Athena Dresden with the Bologna Head reconstruction


Athena Dresden

The Lemnian Athena or Athena Lemnia, was a classical Greek statue of the goddess Athena. According to Pausanias (1.28.2), the original bronze was created by Phidias circa 450/40 BC, for Athenians living on Lemnos to dedicate on the Acropolis in Athens.

It is unclear whether any copies remain. In 1891 Adolf Furtwängler reconstructed two virtually identical, Roman marble statues which he claimed as copies of the original, and identified two Roman marble copies of the head alone. These completed statues were recreated by joining a poorly-preserved marble head (Dresden) and a plaster cast of a similar Roman marble head, from the collection of Palagio Palagi (Bologna), to a pair of identical bodies in Dresden. Both reconstructions and attributions have been disputed; see below.

The sculptures concerned are:

Two full reconstructions (A and B) in the Staatliche Museum, Albertinum, Dresden, with bodies purchased 1728 from the Chigi collection, Rome.

The Palagi head at the Archaeological Museum of Bologna, Italy.

Additionally, a Testa dell'Atena Lemnia is conserved by the Baia Museo archeologico dei Campi Flegrei, Pozzuoli, Italy.

As reconstructed, the completed statues are pastiches of two Roman marbles, one for the head and the other for the body. Athena wears an unusual, cross-slung aegis decorated with the Gorgon's head. She is bare-headed, without shield, holding her helmet out in her extended right hand, and with her left grasping her spear near the top of the shaft.

Furtwängler's identification of the original Athena Lemnia with the Dresden statues and Palagi head[1] was based upon study of an engraved gem and by interpretation of the following passages from Pausanias, Lucian, and Himerios:

Pausanias 1.28.2:

[On the Acropolis] there are also two other dedications, a statue of Pericles, son of Xanthippos, and the most worth seeing of the works of Phidias, the statue of Athena called the Lemnian after those who dedicated it.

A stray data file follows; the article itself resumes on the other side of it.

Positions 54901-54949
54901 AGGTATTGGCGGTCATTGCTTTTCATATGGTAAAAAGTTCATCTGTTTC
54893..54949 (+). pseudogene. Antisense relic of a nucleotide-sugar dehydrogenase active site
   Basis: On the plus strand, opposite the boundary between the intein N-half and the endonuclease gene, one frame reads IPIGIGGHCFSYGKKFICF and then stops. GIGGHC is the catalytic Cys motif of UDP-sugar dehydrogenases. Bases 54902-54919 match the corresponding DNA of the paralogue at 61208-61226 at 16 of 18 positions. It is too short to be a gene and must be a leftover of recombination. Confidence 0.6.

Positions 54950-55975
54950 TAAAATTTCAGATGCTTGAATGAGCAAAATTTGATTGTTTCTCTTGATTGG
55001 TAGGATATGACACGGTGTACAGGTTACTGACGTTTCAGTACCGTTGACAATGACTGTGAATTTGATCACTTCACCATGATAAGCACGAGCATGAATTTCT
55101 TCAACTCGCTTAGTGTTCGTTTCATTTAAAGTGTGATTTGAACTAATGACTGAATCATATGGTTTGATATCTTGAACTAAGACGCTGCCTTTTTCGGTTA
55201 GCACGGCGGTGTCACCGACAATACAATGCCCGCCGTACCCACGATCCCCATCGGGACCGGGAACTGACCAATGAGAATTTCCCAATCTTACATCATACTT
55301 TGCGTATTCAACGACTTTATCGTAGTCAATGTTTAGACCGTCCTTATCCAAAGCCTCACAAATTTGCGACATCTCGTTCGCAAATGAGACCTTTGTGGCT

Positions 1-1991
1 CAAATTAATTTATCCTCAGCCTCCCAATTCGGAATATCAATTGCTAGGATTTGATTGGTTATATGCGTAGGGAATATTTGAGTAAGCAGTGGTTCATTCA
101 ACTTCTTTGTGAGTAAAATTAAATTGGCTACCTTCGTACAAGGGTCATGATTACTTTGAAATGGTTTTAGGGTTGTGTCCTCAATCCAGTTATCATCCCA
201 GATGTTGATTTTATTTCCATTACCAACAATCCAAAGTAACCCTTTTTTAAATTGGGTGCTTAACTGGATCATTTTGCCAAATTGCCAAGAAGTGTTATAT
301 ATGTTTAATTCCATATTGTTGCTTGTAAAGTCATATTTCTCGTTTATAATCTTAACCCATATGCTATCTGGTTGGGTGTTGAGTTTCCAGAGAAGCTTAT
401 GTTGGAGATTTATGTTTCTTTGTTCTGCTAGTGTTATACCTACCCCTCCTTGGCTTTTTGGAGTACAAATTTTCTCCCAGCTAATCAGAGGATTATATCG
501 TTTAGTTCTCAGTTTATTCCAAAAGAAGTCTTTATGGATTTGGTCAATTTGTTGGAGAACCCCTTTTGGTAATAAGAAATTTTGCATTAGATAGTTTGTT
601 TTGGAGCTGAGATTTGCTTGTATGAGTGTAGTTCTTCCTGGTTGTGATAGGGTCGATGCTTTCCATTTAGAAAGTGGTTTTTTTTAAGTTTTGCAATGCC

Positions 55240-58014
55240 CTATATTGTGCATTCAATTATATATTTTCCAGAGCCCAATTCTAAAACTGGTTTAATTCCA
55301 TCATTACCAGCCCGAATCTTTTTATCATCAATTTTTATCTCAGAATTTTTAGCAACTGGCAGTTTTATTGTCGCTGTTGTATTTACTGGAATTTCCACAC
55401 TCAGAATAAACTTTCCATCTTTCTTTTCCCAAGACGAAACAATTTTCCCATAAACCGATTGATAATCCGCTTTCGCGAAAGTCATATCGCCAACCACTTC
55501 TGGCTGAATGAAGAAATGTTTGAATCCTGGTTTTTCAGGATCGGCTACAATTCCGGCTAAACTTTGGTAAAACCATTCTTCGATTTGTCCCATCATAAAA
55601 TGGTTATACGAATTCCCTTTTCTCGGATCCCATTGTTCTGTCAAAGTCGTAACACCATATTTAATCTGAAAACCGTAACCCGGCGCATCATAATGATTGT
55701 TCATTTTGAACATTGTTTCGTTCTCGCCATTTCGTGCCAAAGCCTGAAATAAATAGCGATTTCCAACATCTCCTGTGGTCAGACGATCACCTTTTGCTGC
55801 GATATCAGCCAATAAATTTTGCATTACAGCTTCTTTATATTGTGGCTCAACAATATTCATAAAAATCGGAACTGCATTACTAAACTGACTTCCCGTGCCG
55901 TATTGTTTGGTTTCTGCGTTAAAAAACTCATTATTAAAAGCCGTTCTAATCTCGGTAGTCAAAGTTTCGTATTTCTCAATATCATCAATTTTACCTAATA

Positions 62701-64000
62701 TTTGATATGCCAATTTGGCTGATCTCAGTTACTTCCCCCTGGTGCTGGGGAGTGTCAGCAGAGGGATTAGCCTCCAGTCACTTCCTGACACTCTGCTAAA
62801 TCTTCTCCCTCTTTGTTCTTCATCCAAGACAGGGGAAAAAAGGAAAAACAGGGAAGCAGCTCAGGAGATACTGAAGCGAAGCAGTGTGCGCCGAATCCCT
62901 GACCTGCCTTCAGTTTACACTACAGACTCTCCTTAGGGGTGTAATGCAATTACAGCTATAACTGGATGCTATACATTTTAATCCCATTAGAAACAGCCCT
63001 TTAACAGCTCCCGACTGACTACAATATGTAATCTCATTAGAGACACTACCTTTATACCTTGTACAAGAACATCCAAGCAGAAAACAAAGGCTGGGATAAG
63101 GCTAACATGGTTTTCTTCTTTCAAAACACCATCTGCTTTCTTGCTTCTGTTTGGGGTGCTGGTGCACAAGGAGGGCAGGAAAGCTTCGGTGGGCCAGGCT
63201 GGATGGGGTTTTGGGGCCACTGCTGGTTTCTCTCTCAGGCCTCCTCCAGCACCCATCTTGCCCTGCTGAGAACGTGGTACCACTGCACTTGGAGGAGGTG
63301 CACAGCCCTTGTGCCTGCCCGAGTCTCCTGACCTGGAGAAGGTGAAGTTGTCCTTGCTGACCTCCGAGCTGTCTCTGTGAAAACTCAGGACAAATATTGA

Lucian, Imagines 4 and 6:

(4) Lykinos: "Of all the works of Phidias, which one do you praise most highly?"

Polystratos: "Which if not the Lemnia, on which he thought fit to inscribe his name? Or the Amazon leaning on her spear?


(6) From the Knidia the sculptor [of Panthea] will take only the head, ... allowing the hair, forehead, and that lovely brow-line to remain just as Praxiteles made them, and the liquid yet clear and winsome gaze of the eyes shall stay as Praxiteles conceived it. But he will take the curve of the cheeks and the fore part of the face from Alkamenes' [Aphrodite] in the Gardens, plus her hands, graceful wrists, and supple, tapering fingers. But the facial contour, its softness, and her well-proportioned nose will be supplied by the Lemnian Athena of Phidias, who will also furnish the meeting of the lips and the neck, taken from the Amazon."

Himerios, Oratio 68.4 (Colonna):

Phidias did not always make images of Zeus, nor did he always cast Athena armed into bronze, but turned his art to the other gods and adorned the Maiden's cheeks with a rosy blush, so that in place of her helmet this should cover the goddess's beauty.

Furtwängler's logic has been disputed. "Hartswick has shown that the Palagi head in Bologna cannot have come from Dresden statue B,[2] that the gems Furtwängler employed could be post-antique, and that the sources are impossibly vague." (Stewart) Some of Hartwick's own conclusions have been disputed in turn, i.e., that the head of Dresden A is alien and the entire Palagi type is Hadrianic. Stewart remarks, "So while the type remains intact and looks Phidian, Furtwängler's further hypotheses concerning its identity and date (451-448) remain unproven."


  1. ^ Furtwängler, Meisterwerken der griechischen Plastik, (Leipzig-Berlin) 1893.
  2. ^ Furtwängler was convinced that the head would fit.


  • Kim J. Hartswick, "The Athena Lemnia reconsidered", American Journal of Archaeology, 87.3 (July 1983), pp. 335-346.
  • Olga Palagia, "In Defense of Furtwangler's Athena Lemnia", American Journal of Archaeology, 91.1 (January 1987), pp. 81-84.
  • Judith M. Barringer, Jeffrey M. Hurwit, J. J. Pollitt, Periklean Athens and Its Legacy: Problems and Perspectives, (University of Texas Press), 2005. ISBN 0-292-70622-7.
  • Alexander S. Murray, A History of Greek Sculpture, 1880, (reprint: Kessinger Publishing, 2004), ISBN 1-4179-1227-8.
  • Edward Robinson, Catalogue of Casts, Museum of Fine Arts, Boston; Houghton, Mifflin, 1896, pages 86-89.
  • Stewart, Andrew. One Hundred Greek Sculptors: Their Careers and Extant Works
  • The Sculptors: The Early and High Classic PeriodsHundred(on-line text)

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